Many large companies build complicated e-learning systems and are mystified when they don't work. It's because they approached it as another technology solution looking for a problem. It's analogous to the VHS boom that occurred in the 1980s, when videos were magically going to be the salvation of the training world. How effective did they turn out to be in the absence of a well-thought-out implementation plan? Technology alone isn't the answer, and e-learning is doomed to the same fate as every other innovative delivery method that has been introduced in the past because the people responsible for training stay focused on the wrong end of the learning process. Launching a lot of technology without conducting the front-end assessment and research, developing a plan, communicating the project, and dealing with the cultural issues that make or break an e-learning initiative will ultimately cause it to fail.
If you've made this mistake, don't give up hope. You may be able to salvage your efforts, but only if you go back to the beginning of our ten-step process and start from scratch. It's impossible to know why your project failed until you do the research, uncover the cultural obstacles, and craft a strategic plan with clear objectives that are tied to the business goals of the company. Once you have the plan in place, you can compare what you've learned about the organization and what you want to achieve with the infrastructure that you've already implemented.
That comparison will show you the gaps in your original initiative. Depending on what you've learned, you can determine whether elements of it should be scrapped because they don't fit the business needs or if elements should be added to tie the whole project together. You may discover that the changes you need are relatively minor, such as delivering a stronger or more targeted communication plan. You may find that you have a great infrastructure but the wrong content, or your employees may want the training but are not ready to use a complicated new e-learning system because they haven't received the appropriate preparation or technology upgrades.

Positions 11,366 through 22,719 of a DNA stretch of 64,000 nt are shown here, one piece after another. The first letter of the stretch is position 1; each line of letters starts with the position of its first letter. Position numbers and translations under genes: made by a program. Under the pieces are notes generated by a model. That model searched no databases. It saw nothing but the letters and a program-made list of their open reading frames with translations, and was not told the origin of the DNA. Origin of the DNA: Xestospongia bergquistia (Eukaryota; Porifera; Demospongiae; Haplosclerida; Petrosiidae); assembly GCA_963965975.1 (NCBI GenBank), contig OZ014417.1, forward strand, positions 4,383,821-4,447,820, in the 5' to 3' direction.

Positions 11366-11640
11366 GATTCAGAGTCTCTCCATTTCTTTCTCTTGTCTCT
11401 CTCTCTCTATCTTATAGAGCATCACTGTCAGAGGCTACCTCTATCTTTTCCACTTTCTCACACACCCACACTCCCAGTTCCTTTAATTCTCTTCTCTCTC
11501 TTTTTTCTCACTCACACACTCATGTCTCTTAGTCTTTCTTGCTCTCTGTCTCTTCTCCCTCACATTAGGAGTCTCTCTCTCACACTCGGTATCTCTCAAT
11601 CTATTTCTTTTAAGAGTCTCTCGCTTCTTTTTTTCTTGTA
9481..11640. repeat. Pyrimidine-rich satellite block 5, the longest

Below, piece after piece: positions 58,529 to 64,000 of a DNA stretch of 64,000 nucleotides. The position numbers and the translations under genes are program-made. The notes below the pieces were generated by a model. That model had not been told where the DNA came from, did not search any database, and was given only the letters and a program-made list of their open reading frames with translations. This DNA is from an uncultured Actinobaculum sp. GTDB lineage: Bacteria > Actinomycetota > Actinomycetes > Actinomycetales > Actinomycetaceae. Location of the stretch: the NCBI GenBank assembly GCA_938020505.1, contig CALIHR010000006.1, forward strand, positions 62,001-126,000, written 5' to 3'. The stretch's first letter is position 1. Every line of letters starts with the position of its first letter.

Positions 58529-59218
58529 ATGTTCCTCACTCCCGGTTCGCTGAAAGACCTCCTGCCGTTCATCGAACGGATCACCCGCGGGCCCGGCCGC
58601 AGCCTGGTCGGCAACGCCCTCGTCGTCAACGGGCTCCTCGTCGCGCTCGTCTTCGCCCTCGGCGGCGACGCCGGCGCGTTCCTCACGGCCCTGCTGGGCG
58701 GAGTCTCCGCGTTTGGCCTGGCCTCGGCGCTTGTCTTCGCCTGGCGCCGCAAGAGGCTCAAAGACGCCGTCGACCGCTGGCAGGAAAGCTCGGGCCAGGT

At Rockwell Collins, if we hadn't recognized that managers initially wouldn't support e-learning at the desktop, we might have implemented the same great technology, but it would have gone untouched because people wouldn't have been allowed to use it. The use of resource rooms ”a small but critical element of our strategic plan ”allowed us to do an end run around an obscure cultural issue that otherwise would have damaged the whole project.
The point is that you won't know where the problems are until you do the front-end analysis. This critical research is the only way to clearly and objectively identify what the enterprise requires and what you need to change to support it.